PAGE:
Why Is Huck Finn Morally Wrong

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In The Adventures of Huckleberry Finn, by Mark Twain, Huckleberry Finn, the protagonist, develops morally over the course of the novel. In the beginning, Huck is dismissive of morality and sees no value in doing the right thing. As the novel progresses Huck starts to consider what might be the correct action, but only takes into account society’s understanding of what is a correct action. He [Huck] then begins to question society’s standards and eventually progresses to think for himself. Over the course of the novel, Huckleberry Finn matures as he begins to think for himself and question what the world believes to be morally correct. In the beginning of the novel Huck is contemptuous of morality and does not accept the world’s basic principles…show more content…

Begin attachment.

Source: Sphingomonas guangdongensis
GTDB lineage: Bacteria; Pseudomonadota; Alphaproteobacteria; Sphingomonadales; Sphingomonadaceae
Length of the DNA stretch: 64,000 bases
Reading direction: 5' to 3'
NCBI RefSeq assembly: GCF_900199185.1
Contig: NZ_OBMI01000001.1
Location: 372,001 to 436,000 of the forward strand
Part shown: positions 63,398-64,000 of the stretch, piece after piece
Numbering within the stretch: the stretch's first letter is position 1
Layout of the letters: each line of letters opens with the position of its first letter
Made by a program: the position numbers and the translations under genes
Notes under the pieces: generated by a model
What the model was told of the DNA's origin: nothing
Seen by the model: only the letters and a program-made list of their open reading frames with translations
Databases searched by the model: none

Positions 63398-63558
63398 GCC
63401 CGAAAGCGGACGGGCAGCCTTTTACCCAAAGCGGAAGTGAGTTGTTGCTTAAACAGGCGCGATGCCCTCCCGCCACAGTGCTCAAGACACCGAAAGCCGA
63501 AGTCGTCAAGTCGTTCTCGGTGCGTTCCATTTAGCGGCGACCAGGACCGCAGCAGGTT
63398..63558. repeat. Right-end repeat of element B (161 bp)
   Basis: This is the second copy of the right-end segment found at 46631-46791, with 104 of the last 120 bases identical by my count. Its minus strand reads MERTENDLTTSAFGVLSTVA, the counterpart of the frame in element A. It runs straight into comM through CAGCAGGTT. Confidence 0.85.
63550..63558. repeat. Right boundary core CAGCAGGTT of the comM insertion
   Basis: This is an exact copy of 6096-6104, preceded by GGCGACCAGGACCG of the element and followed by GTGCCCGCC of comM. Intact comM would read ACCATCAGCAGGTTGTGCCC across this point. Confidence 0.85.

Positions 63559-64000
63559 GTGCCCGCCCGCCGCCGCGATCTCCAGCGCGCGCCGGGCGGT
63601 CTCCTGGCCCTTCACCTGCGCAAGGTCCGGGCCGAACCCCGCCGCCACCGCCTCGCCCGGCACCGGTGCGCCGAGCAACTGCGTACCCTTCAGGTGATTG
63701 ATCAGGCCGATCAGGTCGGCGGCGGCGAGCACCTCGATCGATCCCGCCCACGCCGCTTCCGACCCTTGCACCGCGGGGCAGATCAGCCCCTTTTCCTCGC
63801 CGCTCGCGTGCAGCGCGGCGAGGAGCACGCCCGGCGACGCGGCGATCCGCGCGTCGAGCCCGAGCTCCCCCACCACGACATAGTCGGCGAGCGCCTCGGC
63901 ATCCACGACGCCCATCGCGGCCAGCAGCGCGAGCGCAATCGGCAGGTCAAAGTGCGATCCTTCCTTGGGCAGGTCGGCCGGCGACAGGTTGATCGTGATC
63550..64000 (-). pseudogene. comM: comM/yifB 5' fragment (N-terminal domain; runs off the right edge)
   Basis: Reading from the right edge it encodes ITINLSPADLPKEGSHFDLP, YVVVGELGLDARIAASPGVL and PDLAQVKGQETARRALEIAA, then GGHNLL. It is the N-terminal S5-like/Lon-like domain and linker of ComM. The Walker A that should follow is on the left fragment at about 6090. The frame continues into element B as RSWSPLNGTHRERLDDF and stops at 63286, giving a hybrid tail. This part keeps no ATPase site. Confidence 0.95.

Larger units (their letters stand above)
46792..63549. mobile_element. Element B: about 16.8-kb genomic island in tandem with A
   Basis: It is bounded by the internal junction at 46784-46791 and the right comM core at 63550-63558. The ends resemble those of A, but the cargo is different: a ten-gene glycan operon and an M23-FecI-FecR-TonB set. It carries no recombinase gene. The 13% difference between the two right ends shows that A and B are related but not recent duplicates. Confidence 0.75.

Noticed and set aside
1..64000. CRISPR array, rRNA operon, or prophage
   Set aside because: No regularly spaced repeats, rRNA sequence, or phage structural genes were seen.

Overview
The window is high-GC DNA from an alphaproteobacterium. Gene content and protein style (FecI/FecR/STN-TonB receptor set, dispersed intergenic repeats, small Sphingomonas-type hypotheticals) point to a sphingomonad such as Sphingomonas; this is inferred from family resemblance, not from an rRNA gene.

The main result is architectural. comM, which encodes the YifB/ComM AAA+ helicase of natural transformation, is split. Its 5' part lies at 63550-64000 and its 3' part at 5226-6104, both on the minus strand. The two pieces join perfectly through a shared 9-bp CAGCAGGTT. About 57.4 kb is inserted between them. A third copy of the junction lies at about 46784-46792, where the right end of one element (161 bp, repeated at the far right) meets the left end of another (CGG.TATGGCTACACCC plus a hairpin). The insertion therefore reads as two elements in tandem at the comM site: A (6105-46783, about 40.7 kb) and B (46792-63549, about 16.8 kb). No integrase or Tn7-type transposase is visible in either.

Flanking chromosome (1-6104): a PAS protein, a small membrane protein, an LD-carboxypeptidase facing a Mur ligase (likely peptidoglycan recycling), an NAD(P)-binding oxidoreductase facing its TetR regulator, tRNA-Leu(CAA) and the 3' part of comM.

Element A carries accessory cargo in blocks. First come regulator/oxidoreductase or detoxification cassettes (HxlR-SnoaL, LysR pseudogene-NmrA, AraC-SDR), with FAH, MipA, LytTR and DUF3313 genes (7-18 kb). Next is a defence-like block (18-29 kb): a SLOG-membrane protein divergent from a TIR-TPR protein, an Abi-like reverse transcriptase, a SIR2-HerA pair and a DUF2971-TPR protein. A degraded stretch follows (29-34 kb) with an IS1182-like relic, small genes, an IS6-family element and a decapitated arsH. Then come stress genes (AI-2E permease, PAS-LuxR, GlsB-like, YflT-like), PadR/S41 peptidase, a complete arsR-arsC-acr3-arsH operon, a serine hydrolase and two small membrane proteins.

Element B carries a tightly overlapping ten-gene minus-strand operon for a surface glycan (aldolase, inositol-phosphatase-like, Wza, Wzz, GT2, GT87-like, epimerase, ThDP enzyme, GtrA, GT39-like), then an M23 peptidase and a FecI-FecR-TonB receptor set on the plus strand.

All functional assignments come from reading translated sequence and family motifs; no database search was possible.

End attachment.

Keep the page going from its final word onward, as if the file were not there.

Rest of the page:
Huck thinking about what the right thing to do is an improvement from before where he did not bother to think seriously about heaven and hell. When Huck hears that Jim, a runaway slave, intends to free his family from slavery, Huck is horrified. In expressing his perturbation, Huck says, “Here was this nigger which I had as good as helped to run away, coming right out flat-footed and saying he would steal his children—children that belonged to a man I didn’t even know; a man that hadn’t ever done me no harm... My conscience got to stirring me up hotter than ever, until at last I says to it: ...‘I’ll paddle ashore at first light, and tell.’’ (pg. 81) In this quote Huck explains his uneasiness with the idea of slaves being freed. Huck’s uneasiness displays how he has matured because he begins to think about what he believes to be right or wrong. In this particular case, Huck is bothered by Jim freeing his family because in Huck’s time society understood slaves to be property. As such, if Jim was to free his family, he would be stealing. Despite this progression in Huck’s maturation, Huck only takes into account society’s moral standards and does not think for
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